Once a week, undergraduate Doris Kwoh, 23, visits a group of elderly residents in Commonwealth to check on them.
But on Thursday, aside from keeping them company, she recorded videos of five of them with her smartphone, thanking Mr Lee Kuan Yew for his contributions to Singapore.
At home, she edited the videos into a single clip and uploaded it on Facebook, where it garnered more than 13,400 views as of 10.30pm last night and was shared by Manpower Minister Tan Chuan-Jin.
"These seniors, who went through Singapore's tough times with Mr Lee, have always been telling me how grateful they are to him. I wanted to capture and share their feelings," she said.
"I hope that somehow, Mr Lee and his family will be able to see the video and feel encouraged."
Like Ms Kwoh, many Singaporeans have been expressing their good wishes to Mr Lee - who remains critically ill at the Singapore General Hospital - by using social media's multimedia capabilities and reach to convey their feelings.
Artists produced portraits of Mr Lee and posted their works online. Ms Pepperika See shared a painting captioned as her "tribute to our charismatic leader", while Mr Lawrence Koh uploaded a video of a sand painting with the words "father of Singapore".
Many netizens tweeted photos of Mr Lee taken during different stages of his life as they reflected on his role as the country's first prime minister.
"The truth is, many of us won't be able to build our dreams without him," said one tweet, which was accompanied by a photo of Mr Lee and his late wife, Madam Kwa Geok Choo, during their time as students in Britain.
Others simply expressed their emotions using just words.
Bangkok-based former opposition politician Nicole Seah wrote on her Facebook page: "Even though I am not in Singapore with all of you right now, I feel the same trepidation as if I was right there, refreshing all the news sites and keeping close tabs on any development. Whether we agree or disagree with what he has done, we cannot deny that this is a man of great intellect, talent and ambition to give Singapore the profile that it has and moulded it into what it is today...
"Whatever the outcome, LKY has led a full life dedicated to doing the best he could for us, and I hope that people will know better and have the sense to respect that, and to respect him for the years he has given, than to bay for blood or cast stones."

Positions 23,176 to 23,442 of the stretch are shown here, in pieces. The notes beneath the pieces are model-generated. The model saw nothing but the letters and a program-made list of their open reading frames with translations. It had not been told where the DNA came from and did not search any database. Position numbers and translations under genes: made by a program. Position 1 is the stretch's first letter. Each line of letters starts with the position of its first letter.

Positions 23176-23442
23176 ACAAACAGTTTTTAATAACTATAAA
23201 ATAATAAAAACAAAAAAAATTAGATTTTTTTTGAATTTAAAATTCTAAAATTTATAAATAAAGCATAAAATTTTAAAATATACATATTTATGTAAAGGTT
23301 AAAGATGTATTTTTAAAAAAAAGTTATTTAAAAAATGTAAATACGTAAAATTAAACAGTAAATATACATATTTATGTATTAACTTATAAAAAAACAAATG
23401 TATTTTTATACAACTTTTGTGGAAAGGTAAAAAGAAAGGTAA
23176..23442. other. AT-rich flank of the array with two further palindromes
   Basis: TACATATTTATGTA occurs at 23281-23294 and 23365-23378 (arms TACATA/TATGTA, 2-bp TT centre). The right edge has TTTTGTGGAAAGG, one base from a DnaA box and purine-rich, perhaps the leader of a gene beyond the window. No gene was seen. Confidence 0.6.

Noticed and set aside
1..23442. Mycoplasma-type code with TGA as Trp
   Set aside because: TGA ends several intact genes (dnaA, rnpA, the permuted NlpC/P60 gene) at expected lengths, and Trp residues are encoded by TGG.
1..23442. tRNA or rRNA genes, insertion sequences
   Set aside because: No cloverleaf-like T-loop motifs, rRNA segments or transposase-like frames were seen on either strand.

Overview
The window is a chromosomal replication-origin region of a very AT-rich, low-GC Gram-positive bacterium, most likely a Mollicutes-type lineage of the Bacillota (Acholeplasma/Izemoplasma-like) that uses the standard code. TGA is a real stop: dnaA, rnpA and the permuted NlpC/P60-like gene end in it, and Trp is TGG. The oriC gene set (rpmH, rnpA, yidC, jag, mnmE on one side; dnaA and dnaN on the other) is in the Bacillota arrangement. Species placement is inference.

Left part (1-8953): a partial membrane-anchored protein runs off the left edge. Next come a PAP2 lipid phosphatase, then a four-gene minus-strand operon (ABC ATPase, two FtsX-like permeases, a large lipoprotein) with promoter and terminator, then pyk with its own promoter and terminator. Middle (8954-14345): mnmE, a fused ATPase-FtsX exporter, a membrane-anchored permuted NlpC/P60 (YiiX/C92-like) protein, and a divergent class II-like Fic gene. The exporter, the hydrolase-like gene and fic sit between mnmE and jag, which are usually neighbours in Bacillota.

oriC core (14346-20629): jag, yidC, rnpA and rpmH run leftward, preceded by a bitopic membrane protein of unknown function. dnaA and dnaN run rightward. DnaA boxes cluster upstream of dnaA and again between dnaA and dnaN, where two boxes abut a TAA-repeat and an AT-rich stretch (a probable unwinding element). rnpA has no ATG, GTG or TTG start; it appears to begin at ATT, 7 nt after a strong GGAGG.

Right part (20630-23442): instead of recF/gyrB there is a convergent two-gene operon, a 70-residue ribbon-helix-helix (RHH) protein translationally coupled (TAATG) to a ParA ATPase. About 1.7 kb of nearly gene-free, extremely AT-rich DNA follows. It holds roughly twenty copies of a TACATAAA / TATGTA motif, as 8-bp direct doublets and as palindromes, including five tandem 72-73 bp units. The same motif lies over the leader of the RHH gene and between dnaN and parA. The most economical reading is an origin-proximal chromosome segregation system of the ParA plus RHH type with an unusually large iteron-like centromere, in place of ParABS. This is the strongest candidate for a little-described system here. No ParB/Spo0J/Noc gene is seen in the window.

Taxi driver Ganesh Sundram's March 18 Facebook note, which reminded Singaporeans of what they can be grateful for because Mr Lee "had a vision and he went about executing it", has been shared by nearly 16,300 people.
"That man... whether u like it or not... was a key installation to the life we have today... not sang nila utama... or that tengku... or stamford raffles... The name is LEE KUAN YEW... and if he is no longer ard... i WILL feel sad..." said part of his post.
Speaking to The Straits Times, he recalled picking up a South African couple at the airport.
During the drive, he noticed the wife clutching her handbag tightly and keeping it hidden from view. "But the husband, who worked here for a few years, told her, 'Darling, this is Singapore, you don't have to do that.'
"At that moment, I felt so proud of my country and so lucky to have been born here," Mr Ganesh said.
The outpouring of sentiments online was no surprise to Nanyang Technological University associate professor Augustine Pang, who studies public communications.
He said: "Mr Lee is someone who attracts adoration and respect, and social media allows people to participate collectively and yet express themselves individually."
He said Singapore's celebration of its 50th anniversary was also a reminder that "Mr Lee's narrative has always been intertwined with that of Singapore's. It's part of the increasing participatory climate, people want to have their say and want to be heard".
This article was first published on Mar 21, 2015.
Get a copy of The Straits Times or go to straitstimes.com for more stories.